The A17 is beefy. Real beefy, but it isn’t exactly a PC replacement in terms of processing power.
Still more than enough to do what it is saying here.
I can buy that it replaces Ableton Live (for some uses and users). Good luck replacing Bitwig 3, though!
(Also, until you can host VSTs directly in the box, it’s an inferior replacement, in my book. I would never rely exclusively on stock DAW instruments/effects/EQ)
Ironically this is something the SSP aims to do, albeit the VSTs must be recompiled for the ARM platform and conform to the controls and I/O of the SSP. It is great, and I agree with you, it is this kind of stepping forward that would be a really revolutionary type of advancement.
Trying to not be too much of a downer, but I find the ideological attachment to “not using a laptop on stage” which this device (or at least the discussion around it) represents really confusing.
Is it really any more playable an instrument than a laptop, Ableton & Push? If you want a DAW with a grid controller, why would you use this rather than… a DAW and grid controller? Doesn’t a large part of the excitement and creativity in making “live” electronic music reside in getting away from the studio environment embodied in a DAW, and doing something more fluid, either through using the flexibility of software or the creative limitations of hardware? Isn’t an embedded, stripped-down DAW just the worst of both worlds?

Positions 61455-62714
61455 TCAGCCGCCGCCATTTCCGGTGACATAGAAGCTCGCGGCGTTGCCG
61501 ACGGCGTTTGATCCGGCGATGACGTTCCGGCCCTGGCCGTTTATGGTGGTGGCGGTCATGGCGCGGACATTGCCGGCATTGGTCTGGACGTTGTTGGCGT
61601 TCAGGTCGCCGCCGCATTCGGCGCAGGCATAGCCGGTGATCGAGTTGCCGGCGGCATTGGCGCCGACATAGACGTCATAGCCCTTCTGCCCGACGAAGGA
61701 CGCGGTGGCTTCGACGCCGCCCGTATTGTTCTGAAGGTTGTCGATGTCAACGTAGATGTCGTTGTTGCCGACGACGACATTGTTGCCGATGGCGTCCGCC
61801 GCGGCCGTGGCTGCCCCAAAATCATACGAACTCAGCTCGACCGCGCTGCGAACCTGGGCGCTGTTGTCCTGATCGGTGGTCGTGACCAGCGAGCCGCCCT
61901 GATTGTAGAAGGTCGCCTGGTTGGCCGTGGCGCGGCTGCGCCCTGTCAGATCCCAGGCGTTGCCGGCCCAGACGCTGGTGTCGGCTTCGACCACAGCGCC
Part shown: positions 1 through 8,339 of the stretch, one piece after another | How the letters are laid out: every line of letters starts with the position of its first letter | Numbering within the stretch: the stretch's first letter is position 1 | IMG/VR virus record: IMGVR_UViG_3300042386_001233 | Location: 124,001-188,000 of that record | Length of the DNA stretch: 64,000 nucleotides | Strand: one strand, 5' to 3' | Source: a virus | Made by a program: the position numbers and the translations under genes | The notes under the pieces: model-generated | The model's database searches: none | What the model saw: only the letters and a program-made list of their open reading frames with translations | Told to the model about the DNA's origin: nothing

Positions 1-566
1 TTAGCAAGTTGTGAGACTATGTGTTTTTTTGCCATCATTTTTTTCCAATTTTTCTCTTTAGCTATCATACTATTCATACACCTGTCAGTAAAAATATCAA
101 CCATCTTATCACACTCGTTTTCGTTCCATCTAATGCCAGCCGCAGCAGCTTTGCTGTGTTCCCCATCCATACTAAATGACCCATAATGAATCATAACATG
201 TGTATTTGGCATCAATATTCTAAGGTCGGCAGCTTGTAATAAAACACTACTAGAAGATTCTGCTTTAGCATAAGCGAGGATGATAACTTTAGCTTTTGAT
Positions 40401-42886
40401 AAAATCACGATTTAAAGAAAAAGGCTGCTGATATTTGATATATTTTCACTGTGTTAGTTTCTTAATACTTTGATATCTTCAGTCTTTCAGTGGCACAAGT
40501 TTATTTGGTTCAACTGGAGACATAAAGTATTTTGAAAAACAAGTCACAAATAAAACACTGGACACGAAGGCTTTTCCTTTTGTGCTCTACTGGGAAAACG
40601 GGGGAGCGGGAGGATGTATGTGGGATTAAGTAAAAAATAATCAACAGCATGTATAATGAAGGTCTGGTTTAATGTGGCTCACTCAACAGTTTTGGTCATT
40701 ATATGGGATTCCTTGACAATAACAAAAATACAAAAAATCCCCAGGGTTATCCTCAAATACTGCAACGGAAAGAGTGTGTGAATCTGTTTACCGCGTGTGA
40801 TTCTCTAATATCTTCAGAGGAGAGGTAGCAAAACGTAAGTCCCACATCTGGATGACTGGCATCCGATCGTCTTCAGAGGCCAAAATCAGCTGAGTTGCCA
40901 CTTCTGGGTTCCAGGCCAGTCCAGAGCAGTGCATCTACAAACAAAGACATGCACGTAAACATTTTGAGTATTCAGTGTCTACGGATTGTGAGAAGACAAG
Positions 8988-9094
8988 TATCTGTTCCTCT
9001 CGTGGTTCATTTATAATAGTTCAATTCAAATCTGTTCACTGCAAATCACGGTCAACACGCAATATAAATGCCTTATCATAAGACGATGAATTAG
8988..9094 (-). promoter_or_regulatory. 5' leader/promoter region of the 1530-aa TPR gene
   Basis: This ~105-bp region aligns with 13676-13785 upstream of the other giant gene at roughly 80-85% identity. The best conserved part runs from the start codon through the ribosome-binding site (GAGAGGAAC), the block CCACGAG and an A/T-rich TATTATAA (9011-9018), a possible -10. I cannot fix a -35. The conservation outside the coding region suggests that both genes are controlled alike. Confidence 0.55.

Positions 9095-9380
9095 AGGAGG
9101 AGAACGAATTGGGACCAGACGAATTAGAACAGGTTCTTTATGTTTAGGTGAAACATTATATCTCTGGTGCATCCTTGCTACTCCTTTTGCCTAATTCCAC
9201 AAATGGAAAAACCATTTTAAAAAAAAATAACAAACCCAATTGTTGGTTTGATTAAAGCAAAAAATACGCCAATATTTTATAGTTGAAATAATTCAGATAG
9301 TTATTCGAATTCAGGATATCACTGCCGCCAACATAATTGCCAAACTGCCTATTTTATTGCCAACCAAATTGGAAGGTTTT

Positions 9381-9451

Again, sorry if I’m being needlessly critical but I feel like I completely missed the memo here. Also, while aesthetics probably shouldn’t matter too much, it really is an ugly piece of gear.
I’m not sure this is for people who are against laptops on stage in particular. I think the appeal is the simplicity of having the ‘computer’, audio interface, and controller all in one piece of hardware, with presumably an operating system that is focused on stability. In this respect it’s most similar to something like the Elektron Octatrack.
You can’t check Facebook on it. It’s got that in the ‘pros’ column, at least!
I guess if you specifically want to perform with a less-fully-featured version of Ableton then the stability & collation of devices makes sense. I just don’t understand why anyone would see that as creatively interesting.
I think the Octatrack is a useful comparison: for all that it processes and sequences parallel tracks of audio & MIDI, the way you interact with it is vastly different to working with Ableton. They’re obviously all just boxes and buttons, and god knows there are enough shitty Elektron live jams out there, I just feel like hardware designed as hardware, rather than as a facsimile of software, gets closer to interesting ideas of playability and performance (for me at least).
You joke, but that thing Mat Dryhurst and Holly Herndon did where they pulled Facebook profiles of the people “attending” the gig & projected them was genuinely 1000% more interesting than another round of grid-bashing.
Although also yes, anything which gets you away from half-concentrating on making music while also scanning online detritus is unquestionably good.
Anyone have knowledge of when Force will start showing up at sellers in the US?